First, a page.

Steve Bannon indicted for alleged fundraising fraud

Steve Bannon, the rightwing activist who ran Donald Trump’s successful 2016 presidential campaign, has been indicted on three criminal counts stemming from an alleged fundraising fraud.

Bannon, dressed in his trademark layers of black upon black, surrendered to authorities in lower Manhattan on Thursday morning and was set to be arraigned later in the day.

In a six-count indictment, Bannon is accused of money laundering, fraud and conspiracy for his involvement with WeBuildtheWall Inc, an online campaign that raised more than $15mn to erect a wall on the US southern border with Mexico.

According to the indictment, the organisation, which Bannon chaired, diverted hundreds of thousands of dollars in donations to an associate in spite of public promises that all money would be devoted to the project.

The co-founder of WeBuildtheWall, a veteran who had lost both legs in Iraq and became a sort of folk hero for anti-immigration advocates, pleaded guilty in April to federal charges for pocketing hundreds of thousands of dollars in the scheme.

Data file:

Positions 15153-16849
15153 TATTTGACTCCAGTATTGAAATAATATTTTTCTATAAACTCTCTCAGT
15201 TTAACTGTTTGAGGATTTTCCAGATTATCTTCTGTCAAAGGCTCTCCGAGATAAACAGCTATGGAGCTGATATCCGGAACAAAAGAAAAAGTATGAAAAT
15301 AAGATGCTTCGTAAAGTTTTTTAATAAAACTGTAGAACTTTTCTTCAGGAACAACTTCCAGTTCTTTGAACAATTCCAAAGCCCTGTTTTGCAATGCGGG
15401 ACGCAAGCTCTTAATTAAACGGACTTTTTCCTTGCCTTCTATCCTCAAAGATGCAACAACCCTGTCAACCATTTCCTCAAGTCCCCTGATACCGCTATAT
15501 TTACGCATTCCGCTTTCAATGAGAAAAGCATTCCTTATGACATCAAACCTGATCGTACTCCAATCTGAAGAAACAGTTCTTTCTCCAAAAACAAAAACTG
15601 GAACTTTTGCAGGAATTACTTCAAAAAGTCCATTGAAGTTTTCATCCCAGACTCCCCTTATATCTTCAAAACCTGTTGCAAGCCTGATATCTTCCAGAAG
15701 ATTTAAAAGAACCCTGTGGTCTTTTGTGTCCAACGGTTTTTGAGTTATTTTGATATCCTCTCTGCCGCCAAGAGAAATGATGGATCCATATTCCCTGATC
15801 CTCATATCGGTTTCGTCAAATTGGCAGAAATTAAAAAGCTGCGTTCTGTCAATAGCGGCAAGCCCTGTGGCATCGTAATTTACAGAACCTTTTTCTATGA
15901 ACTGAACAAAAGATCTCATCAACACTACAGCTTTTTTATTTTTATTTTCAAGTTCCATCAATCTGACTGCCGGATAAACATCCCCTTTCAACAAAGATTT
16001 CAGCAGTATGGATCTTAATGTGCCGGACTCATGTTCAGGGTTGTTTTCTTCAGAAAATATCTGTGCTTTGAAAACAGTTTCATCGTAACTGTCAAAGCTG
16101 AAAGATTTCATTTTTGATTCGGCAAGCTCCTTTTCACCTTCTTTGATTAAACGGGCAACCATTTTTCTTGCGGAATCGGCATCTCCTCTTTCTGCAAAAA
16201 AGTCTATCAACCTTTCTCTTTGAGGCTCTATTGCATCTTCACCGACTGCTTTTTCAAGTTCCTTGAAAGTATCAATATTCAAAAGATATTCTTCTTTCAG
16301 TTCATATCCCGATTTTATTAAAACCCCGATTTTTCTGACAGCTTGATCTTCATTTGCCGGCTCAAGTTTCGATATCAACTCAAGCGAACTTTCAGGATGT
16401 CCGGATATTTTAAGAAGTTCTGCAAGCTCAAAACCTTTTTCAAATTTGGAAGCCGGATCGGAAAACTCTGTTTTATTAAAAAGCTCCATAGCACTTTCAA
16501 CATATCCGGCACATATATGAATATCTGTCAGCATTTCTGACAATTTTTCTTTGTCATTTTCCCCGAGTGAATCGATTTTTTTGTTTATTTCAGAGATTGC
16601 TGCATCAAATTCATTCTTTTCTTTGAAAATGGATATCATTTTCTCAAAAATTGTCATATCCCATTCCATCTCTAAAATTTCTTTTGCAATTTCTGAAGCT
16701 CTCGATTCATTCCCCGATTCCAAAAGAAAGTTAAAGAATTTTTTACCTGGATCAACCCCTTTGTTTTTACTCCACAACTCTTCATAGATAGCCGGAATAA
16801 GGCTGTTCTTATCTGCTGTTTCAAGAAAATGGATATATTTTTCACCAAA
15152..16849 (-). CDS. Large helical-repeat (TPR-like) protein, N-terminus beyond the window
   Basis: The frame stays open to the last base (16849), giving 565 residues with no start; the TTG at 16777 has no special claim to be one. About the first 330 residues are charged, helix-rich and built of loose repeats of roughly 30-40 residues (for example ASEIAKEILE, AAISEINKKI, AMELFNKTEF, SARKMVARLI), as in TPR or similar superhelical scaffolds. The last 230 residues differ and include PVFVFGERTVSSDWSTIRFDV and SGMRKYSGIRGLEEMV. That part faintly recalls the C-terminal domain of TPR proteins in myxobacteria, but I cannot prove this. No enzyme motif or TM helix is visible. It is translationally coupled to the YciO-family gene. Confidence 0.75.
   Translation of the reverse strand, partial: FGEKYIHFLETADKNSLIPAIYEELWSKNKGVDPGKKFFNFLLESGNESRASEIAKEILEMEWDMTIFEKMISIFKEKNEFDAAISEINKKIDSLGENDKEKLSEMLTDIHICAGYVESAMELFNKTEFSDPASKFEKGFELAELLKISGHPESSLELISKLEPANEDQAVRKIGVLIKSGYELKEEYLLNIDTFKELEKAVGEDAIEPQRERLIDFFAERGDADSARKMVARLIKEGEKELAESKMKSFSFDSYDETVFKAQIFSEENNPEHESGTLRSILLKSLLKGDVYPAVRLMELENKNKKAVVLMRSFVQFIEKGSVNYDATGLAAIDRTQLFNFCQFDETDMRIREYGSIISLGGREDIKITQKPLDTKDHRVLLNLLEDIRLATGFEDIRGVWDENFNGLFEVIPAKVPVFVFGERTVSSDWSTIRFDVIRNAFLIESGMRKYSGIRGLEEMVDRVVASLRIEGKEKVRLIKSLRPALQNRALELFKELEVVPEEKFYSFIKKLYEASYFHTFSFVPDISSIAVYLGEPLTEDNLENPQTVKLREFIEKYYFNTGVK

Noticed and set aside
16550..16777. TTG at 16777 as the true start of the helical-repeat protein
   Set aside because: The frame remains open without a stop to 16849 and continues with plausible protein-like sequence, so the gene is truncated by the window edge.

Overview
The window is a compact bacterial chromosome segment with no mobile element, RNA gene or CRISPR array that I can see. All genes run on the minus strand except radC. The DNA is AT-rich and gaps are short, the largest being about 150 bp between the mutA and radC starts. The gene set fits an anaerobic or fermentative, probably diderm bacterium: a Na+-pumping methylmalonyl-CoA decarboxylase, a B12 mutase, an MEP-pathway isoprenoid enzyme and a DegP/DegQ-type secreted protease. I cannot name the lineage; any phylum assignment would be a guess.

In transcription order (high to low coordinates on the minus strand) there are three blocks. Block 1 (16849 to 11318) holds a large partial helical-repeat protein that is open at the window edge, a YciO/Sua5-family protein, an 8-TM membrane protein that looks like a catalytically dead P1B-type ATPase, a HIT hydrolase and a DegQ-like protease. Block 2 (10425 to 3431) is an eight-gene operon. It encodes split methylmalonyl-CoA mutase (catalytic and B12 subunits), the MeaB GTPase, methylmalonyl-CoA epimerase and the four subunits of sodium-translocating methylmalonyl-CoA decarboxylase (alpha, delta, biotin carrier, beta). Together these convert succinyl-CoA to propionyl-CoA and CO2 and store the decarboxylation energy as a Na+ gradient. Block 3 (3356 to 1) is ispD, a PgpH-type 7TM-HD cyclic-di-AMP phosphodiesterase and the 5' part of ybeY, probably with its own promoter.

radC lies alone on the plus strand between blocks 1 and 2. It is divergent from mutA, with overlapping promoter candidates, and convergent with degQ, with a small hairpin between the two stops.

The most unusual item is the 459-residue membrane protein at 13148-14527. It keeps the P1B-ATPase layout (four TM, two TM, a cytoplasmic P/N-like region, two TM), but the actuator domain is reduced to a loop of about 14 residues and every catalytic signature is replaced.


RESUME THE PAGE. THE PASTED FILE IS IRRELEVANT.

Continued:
Bannon pleaded not guilty to federal charges for his alleged role in the scheme and was pardoned by Trump shortly before the former president left the White House. The new charges against him were brought at the state level and are not subject to a presidential pardon.

The charges were filed by two New York officials, the state’s attorney-general, Letitia James, and the Manhattan district attorney, Alvin Bragg.

“It is a crime to turn a profit by lying to donors, and in New York, you will be held accountable,” Bragg said on Thursday, claiming that thousands of donors had been victimised by Bannon, including hundreds of New Yorkers.

Speaking to reporters outside a New York courthouse, Bannon suggested that the charges — filed by two Democratic officials — were motivated by the upcoming midterm elections. “This is all about 60 days until the day!” he reportedly said.

Bannon is also awaiting sentencing after being convicted of contempt of Congress in July for failing to comply with a subpoena issued by the House committee investigating the January 6 insurrection at the US Capitol.

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